7. A woman in a basket – A woman is sitting inside of a basket named Wickedness. The basket is sealed and two women carry the basket off to Babylon where the wickedness would be released and eventually destroyed. As illustrated in this vision, the Lord is restoring and cleanings His people from idolatry and evil so that they may faithfully serve Him. Through the cleansing by the blood of Jesus, our wickedness is also taken away; so when the Lord looks at those who have trusted in Christ as their Savior, He doesn’t see our righteousness but the righteousness of His Son Jesus. The disciple of Jesus, John, will have a similar vision during the End Time Era where the religious Babylon, which represents all wordly and satanic idolatry, will be destroyed (Revelation 17).

Tomorrow another attempt is made to stop the rebuilding; however, no matter what man does, nothing can stop the plans and purposes of the Lord. Keep reading.

(Haggai 2:1-9, Zechariah 1:1-6, Haggai 2:10-19, Ezra 5:2, Haggai 2:20-23, Zechariah 1:7-5:11)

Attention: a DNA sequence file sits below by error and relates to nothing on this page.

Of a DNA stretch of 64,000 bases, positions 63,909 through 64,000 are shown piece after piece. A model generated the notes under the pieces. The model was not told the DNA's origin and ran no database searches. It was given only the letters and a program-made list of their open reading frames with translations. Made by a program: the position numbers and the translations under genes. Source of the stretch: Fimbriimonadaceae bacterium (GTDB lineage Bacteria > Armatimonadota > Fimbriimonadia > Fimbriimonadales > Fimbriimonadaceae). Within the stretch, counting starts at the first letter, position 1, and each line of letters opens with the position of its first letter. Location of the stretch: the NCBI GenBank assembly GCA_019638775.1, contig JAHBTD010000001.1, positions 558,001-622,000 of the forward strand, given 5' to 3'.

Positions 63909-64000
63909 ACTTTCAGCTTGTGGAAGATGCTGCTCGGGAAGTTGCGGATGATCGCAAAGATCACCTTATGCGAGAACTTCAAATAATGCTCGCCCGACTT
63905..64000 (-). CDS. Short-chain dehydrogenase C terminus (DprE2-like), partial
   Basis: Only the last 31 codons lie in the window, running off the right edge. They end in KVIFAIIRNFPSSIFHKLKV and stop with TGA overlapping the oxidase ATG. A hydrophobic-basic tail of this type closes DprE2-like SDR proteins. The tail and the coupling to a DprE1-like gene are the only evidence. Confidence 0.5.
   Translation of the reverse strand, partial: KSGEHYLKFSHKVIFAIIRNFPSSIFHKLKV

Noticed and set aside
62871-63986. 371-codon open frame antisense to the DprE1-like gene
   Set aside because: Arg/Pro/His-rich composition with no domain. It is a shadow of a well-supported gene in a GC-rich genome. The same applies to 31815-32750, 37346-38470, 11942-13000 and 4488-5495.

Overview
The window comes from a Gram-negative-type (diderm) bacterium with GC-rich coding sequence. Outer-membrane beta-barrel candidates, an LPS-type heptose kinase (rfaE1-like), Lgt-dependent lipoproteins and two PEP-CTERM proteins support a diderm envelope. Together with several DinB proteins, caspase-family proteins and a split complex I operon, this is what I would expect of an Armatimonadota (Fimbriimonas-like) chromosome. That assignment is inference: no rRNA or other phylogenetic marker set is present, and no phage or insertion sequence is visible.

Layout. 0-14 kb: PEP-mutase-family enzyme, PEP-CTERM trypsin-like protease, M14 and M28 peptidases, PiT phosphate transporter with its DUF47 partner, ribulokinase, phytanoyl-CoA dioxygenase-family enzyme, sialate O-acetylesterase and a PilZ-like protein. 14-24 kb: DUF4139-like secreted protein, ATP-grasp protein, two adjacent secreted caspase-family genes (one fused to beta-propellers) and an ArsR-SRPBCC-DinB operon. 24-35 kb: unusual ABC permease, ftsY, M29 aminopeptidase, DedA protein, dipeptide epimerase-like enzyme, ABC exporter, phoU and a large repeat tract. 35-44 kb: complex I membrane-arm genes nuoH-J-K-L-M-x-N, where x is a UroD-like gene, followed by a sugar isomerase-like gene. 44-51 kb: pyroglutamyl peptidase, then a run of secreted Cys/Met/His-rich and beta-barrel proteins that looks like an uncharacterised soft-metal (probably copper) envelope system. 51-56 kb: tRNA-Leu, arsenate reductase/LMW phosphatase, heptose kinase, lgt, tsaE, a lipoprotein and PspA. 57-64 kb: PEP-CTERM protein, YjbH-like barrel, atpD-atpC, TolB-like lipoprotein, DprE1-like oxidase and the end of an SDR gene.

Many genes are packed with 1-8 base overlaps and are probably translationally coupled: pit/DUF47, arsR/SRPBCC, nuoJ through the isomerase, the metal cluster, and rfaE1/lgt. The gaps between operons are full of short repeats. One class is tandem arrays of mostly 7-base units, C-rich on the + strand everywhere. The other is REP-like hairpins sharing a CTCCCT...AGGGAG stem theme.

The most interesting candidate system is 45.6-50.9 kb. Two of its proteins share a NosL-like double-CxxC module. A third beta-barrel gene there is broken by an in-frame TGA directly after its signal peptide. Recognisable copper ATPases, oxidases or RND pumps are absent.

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From today’s reading in Tyndale’s One Year Chronological Bible dated 9/10:

It has been two years since the first wave of exiles returned to Jerusalem to rebuild the temple. The rebuilding has stopped because of opposition from the ones surrounding them. During this time, Daniel is over in Babylon mourning for God’s people. At the end of his three weeks of mourning he receives a vision – “Suddenly, a hand touched me, which made me tremble on my knees and on the palms of my hands. And he said to me, ‘O Daniel, man greatly beloved, understand the words that I speak to you, and stand upright, for I have now been sent to you.’ While he was speaking this word to me, I stood trembling. Then he said to me, ‘Do not fear, Daniel, for from the first day that you set your heart to understand, and to humble yourself before your God, your words were heard; and I have come because of your words.’”